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David Bowie Biography


Home > Music > B > Bowie, David > Biography


Birth Name: David Robert Hayward Jones
Born: 1947/01/08
Birth Place: Brixton, London, England
Years Active: 1964 –present
Genres: Rock, Glam Rock, Pop Rock, Art Rock, Blue-Eyed Soul, Psychedelic Rock, Protopunk


David Bowie (born David Robert Jones, January 8, 1947) is an English musician, actor, record producer and arranger. Active in five decades of popular music and frequently reinventing his music and image, Bowie is widely regarded as an innovator, particularly for his work in the 1970s. He has been cited as an influence by many musicians and is known for his distinctive voice and the intellectual depth of his work.

Bowie's debut release was the 1964 single “Liza Jane” by Davie Jones & the King Bees. He released two more singles in 1965 under the names of The Manish Boys and Davy Jones & the Lower Third. His first release using the name David Bowie was the 1966 single, “Can't Help Thinking About Me,” which was released with The Lower Third. Bowie's next single, “Do Anything You Say,” also released in 1966, was the first release by simply David Bowie.

Bowie released four more singles and his debut 1967 solo album, “David Bowie” before he first had success in the United Kingdom with the 1969 single “Space Oddity.” The single reached #5 on the U.K. Singles chart after it was released five days before the Apollo 11 moon mission.

Bowie released three more albums, 1969’s “Space Oddity,” 1970’s “The Man Who Sold the World” and “Hunky Dory” in 1971, before he made it on to the U.K. Albums Chart with 1972’s “The Rise and Fall of Ziggy Stardust and the Spiders from Mars.” which peaked at #5. That album featured Bowie’s androgynous alter ego Ziggy Stardust and was spearheaded by the hit single “Starman.”

Following the success of “Ziggy Stardust,” sales of “Hunky Dory” improved and it eventually peaked at #3 in the U.K. RCA re-released “Space Oddity” and “The Man Who Sold the World,” which respectively reached #17 and #26 in the U.K. Charting singles from this era include “Life on Mars?,” and “Changes.”

Bowie released nine more studio albums with RCA, all of which reached the Top 5 of the U.K. Albums chart, of which 1973’s “Aladdin Sane” and “Pin Ups,” 1974’s “Diamond Dogs” and “Scary Monsters (and Super Creeps)” from 1980 reached the #1 position.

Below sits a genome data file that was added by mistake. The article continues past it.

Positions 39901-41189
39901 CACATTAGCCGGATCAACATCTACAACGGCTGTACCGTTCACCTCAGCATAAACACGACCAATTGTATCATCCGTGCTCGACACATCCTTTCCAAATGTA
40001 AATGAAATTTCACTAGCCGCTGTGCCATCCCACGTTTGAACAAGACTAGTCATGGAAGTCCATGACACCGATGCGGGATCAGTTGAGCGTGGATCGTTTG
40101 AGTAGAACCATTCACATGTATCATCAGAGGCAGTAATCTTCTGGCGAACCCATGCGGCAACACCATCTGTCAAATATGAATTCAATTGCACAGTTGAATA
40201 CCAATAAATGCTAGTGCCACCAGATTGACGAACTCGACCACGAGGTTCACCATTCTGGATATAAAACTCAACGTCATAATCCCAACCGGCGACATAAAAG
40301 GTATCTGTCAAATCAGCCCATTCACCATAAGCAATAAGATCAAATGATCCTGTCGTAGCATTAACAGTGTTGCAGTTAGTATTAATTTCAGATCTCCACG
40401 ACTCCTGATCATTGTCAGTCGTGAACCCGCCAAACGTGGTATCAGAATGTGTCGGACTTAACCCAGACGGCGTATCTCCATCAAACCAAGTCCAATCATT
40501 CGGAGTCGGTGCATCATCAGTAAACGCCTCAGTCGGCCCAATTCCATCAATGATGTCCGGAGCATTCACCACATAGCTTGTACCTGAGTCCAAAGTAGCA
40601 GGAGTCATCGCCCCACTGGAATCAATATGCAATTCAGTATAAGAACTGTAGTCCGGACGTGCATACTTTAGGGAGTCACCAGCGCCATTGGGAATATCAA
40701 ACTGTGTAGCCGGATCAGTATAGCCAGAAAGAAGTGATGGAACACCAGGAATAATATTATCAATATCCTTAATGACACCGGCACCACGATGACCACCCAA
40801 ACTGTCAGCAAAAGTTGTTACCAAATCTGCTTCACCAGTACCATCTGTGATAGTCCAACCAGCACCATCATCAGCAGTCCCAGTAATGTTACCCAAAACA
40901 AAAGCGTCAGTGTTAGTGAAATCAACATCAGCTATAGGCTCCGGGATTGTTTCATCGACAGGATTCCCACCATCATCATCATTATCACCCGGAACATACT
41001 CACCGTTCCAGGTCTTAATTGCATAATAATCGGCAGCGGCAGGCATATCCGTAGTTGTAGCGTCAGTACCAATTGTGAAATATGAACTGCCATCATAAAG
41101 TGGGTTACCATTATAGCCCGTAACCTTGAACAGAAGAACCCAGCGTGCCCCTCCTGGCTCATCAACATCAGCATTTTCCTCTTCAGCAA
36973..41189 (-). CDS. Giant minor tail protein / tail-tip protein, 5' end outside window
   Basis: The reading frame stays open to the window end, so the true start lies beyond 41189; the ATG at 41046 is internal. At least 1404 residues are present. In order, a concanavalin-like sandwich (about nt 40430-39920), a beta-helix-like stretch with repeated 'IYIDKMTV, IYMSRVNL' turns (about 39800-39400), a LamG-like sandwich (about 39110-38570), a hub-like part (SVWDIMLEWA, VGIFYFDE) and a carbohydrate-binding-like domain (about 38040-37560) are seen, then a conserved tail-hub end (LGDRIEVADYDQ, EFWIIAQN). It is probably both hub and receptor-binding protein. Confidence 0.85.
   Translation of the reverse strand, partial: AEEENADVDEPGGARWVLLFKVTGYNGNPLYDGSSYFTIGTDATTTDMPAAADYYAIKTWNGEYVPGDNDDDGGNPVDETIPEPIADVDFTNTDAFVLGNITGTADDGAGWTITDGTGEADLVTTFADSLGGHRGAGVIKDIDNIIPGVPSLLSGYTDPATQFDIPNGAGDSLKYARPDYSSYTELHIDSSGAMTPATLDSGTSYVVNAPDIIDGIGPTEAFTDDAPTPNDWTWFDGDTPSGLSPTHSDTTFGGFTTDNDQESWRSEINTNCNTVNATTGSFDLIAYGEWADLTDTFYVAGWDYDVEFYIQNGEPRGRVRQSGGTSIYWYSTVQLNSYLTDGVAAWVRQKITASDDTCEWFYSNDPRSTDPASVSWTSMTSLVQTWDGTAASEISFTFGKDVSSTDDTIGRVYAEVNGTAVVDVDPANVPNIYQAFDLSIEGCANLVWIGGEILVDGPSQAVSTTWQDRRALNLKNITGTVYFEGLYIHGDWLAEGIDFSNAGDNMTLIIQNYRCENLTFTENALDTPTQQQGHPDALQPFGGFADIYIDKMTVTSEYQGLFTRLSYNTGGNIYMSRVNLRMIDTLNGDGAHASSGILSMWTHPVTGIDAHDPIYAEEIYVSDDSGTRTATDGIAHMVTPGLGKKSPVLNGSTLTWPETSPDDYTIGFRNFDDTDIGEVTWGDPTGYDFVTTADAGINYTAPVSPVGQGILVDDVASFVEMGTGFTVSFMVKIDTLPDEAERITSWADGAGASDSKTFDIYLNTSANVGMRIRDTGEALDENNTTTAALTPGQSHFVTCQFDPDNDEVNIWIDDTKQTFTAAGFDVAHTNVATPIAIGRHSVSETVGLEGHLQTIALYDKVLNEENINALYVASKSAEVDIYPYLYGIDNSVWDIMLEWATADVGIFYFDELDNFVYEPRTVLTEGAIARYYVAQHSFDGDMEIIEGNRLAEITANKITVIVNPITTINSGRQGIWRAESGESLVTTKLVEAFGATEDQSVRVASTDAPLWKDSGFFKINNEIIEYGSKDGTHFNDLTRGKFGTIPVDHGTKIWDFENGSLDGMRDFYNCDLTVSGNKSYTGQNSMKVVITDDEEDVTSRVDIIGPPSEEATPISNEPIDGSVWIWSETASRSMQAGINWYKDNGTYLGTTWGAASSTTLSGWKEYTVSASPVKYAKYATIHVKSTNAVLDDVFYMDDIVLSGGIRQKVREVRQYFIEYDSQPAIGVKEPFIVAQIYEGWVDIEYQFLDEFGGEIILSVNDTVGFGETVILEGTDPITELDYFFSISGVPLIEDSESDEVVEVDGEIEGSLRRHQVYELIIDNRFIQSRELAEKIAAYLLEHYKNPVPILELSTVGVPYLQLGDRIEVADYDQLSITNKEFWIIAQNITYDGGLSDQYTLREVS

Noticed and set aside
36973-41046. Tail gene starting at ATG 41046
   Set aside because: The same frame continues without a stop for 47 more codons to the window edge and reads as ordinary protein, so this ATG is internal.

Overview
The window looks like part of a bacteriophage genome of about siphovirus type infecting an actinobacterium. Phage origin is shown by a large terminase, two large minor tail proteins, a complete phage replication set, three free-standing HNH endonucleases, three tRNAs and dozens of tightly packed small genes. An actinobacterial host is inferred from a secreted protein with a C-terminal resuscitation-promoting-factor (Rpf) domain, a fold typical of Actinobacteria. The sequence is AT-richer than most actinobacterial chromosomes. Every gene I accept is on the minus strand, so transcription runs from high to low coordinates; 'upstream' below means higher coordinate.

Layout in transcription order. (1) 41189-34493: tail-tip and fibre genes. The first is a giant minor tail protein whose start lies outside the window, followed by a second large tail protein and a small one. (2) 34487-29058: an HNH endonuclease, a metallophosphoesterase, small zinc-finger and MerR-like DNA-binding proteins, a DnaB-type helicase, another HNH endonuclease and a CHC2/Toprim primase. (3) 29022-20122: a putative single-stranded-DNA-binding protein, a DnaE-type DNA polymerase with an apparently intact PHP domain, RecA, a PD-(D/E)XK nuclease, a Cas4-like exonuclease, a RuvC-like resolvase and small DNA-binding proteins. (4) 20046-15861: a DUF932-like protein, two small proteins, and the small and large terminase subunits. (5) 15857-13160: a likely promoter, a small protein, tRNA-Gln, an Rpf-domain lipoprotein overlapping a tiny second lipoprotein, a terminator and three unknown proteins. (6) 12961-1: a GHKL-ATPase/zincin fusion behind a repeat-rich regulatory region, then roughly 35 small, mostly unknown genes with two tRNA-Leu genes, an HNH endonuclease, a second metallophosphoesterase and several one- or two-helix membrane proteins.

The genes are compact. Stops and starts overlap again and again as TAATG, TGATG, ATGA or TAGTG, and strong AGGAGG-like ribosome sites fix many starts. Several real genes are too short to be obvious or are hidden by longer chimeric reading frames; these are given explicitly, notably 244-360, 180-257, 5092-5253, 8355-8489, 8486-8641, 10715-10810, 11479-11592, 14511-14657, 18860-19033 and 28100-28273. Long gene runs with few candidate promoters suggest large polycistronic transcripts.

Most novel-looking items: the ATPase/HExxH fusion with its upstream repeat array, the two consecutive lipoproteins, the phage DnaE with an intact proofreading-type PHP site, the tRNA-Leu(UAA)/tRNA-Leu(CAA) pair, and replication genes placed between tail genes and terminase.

1975, Bowie achieved his first major American crossover success with the #1 single “Fame,” co-written with John Lennon, and the hit 1975 album “Young Americans.” He then confounded the expectations of both his record label and his American audiences by recording the minimalist album “Low” in 1977 the first of three collaborations with Brian Eno over the next two years. During this time he had several successfully charting singles including “Golden Years,” “Rebel Rebel,” “'Heroes,” and “Young Americans.”

He then released three solo studio albums with EMI, starting with 1983’s “Let's Dance,” whose title track became his first single to reach #1 in both the U.K. and the United States. 1984’s “Tonight” and 1987’s “Never Let Me Down” followed. “Let's Dance” and “Tonight” reached #1 on the U.K. Albums chart, while “Never Let Me Down” reached #6. He paired with Queen for the 1981 UK chart-topping single “Under Pressure,”then reached a new commercial peak in 1983 with the album “Let's Dance,” which yielded the hit singles “Let's Dance,” “China Girl” and “Modern Love.”

In 1989 Bowie created the rock group Tin Machine, who released a self-titled album with EMI. Although “Tin Machine” reached #3 on the U.K. Albums chart, it did not sell well and Bowie and EMI did not renew their contract.

“Tin Machine II” followed in 1991 on London Records and, only reaching #23 in the U.K., was Bowie's worst-charting album since the 1973 re-release of “The Man Who Sold the World.” Continuing as a solo artist, Bowie's next album, 1993’a “Black Tie White Noise,” reached the #1 position on the U.K. Albums chart.

Since then, Bowie has released five studio albums, all of which have reached the top ten in the UK. The most recent, 2003’s “Reality,” reached #3 in the U.K

Bowie has been honored with numerous awards for his music and its accompanying videos, receiving, among others, two Grammy Awards and two BRIT Awards. Bowie was inducted into the Rock and Roll Hall of Fame in 1996. In 1999, Bowie was made a Commander of the Ordre des Arts et des Lettres by the French government. He declined the British honour Commander of the British Empire in 2000, and a knighthood in 2003. Throughout his career he has sold an estimated 136 million albums.




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